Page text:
“No one knows what [alternative] means, but it’s provocative… it gets the people going.”

— Chazz Michael Michaels in Blades of Glory (2007).

The infamous line from Will Ferrell’s ‘Ni**as in Paris’ cameo (Jay-Z and Kanye West) captures the true essence of genre-bending; we don’t have to shove music into a box before we’re able to appreciate an artist’s work.

By virtue of the band’s fictional composition, Gorillaz are locked into a quasi-permanent alt- state. Features span Little Simz on ‘Garage Palace’, (see the unbearably trippy visuals here) to the late, great MF Doom on ‘November Has Come’ as they constantly experiment with artists willing to take on the challenge of rapping over unorthodox beats. At their core, Gorillaz present themselves as an otherworldly band on a mission to inject creativity into every record, and at the same time, break with convention.

Little Simz with Gorillaz as the supporting act on the Humanz World Tour in 2017 via Little Simz

The classics ‘Clint Eastwood’ (2001), ‘Feel Good Inc’ (2005), and more recently, ‘Saturnz Barz’ (2017), from the epic comeback album ‘Humanz’, are anthems that everyone should listen to at least once in their lives. Gorillaz tuned my ears into rap over unusual beats and melodies—a kind of alt- hip-hop. Staying true to their virtual form, the band consistently produces electronic music, but critics struggle to define their musical output by genre. They are often dubbed alternative rock, trip hop, and sometimes, even art pop—whatever that means. As I have said before on defining genre, “going back and forth between what [genre] is and isn’t is a waste of time”. Instead, we ought to look at art as a free form of expression and ask ourselves what it is doing, is it making us feel good?

Popcaan’s familiar call “Woii yoii” in ‘Saturnz Barz’ does just that. The dancehall artist’s greeting in the track’s opening sets the tone for the genre-bending that follows. If you had told me Gorillaz next release would feature Popcaan when I was a teenager, I would have laughed wholeheartedly. But as the Bounty Killer and Beenie Man’s Verzuz clash reminded us last year, (and less so ‘Not Ok’ by Vybz Kartel,) dancehall artists will always experiment with their sound and production.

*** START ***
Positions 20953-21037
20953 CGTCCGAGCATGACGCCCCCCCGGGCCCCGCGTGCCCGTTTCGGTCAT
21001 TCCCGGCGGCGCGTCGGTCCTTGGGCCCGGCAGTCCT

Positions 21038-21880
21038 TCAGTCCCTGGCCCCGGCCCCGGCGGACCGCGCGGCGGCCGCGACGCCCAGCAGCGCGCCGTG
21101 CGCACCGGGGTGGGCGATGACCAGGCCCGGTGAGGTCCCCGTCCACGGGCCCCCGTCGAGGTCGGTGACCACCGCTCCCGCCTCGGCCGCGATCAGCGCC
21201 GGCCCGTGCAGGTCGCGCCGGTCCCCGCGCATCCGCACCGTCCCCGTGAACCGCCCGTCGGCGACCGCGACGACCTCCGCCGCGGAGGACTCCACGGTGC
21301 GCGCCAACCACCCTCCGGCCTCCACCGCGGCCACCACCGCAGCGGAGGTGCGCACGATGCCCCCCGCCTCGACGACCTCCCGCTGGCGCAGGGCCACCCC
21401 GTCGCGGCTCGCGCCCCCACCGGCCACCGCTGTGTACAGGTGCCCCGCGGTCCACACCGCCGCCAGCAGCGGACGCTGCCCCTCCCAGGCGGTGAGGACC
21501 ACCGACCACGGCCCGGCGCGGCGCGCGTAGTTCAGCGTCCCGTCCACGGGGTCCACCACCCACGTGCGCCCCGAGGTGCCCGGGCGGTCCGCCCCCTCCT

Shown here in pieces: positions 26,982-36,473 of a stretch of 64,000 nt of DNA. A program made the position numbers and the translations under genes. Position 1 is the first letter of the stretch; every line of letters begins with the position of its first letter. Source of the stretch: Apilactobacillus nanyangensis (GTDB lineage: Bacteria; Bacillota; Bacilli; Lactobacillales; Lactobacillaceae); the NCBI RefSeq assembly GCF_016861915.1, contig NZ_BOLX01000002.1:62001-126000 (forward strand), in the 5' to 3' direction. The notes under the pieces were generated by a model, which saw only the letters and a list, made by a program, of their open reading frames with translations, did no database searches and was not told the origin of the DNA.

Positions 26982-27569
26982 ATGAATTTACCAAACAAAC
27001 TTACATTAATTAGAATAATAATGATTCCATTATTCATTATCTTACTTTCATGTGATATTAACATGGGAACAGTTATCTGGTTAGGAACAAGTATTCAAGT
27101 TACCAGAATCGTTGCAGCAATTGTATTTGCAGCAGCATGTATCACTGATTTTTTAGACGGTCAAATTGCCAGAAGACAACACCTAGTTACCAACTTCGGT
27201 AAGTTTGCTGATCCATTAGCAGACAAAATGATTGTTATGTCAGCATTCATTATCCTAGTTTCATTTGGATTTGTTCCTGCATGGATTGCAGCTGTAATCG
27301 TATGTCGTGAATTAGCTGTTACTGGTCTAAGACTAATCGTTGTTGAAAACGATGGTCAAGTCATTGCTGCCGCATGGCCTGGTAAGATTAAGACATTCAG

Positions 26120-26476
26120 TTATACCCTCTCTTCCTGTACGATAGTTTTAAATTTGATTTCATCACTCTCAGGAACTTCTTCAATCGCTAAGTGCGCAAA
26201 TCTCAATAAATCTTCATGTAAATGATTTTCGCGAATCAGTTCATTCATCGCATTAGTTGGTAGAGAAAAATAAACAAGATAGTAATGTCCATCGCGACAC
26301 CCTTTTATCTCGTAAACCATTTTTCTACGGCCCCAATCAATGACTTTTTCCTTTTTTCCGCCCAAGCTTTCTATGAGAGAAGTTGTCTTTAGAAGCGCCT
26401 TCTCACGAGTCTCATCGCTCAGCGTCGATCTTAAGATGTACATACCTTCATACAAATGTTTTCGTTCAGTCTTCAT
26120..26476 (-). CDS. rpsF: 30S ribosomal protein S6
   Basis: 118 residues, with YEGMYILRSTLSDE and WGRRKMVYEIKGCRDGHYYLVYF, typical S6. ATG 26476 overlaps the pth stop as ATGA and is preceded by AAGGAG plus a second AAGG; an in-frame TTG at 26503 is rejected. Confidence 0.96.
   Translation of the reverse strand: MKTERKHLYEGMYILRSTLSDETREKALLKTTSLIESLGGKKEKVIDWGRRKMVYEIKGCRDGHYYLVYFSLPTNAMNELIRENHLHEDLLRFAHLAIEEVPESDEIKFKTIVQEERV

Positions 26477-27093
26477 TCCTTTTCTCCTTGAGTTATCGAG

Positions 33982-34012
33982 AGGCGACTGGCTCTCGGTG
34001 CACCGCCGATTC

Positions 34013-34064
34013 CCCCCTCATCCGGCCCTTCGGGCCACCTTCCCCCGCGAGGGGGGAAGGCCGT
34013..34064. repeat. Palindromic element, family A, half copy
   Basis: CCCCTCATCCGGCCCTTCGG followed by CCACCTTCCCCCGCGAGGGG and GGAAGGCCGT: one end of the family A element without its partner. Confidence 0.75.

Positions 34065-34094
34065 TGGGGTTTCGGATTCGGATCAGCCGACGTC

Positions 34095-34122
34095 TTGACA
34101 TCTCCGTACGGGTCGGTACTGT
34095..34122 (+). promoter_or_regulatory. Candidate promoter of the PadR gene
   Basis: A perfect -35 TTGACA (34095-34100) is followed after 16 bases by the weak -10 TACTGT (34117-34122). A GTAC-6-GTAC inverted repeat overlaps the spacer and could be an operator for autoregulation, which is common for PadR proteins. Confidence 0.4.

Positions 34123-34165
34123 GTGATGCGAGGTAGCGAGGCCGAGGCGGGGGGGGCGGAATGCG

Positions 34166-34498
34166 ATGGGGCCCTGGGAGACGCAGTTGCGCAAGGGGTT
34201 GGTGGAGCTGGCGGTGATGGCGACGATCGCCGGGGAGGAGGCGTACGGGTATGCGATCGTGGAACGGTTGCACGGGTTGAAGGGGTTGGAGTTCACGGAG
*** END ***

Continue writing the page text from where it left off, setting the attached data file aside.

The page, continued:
Gorillaz went on to break a YouTube record with the ‘Spirit House’ VR video (extended version). ‘Saturnz Barz’ demonstrates just how far working with the least expected can propel artists into leagues of their own. But musical innovation isn’t by any means new for the band. As Jamie Milton reports in NME, “Over the years, Gorillaz’s live shows have evolved from make-do blueprints to wild, interactive frenzies.” This evolution can also be seen in the evermore emboldened characters, whose rich colours, greater depth and movement allows them to slip into and out of our world on the screen.

With their latest project in 2020, ‘Song Machine, Season One: Stange Timez’, Gorillaz served up a series of musical delights. Damon Albarn enlisted a 14-piece band, including Ezra Collective drummer Femi Koleoso and countless special guests for the virtual live performances that surpassed 1 million viewers.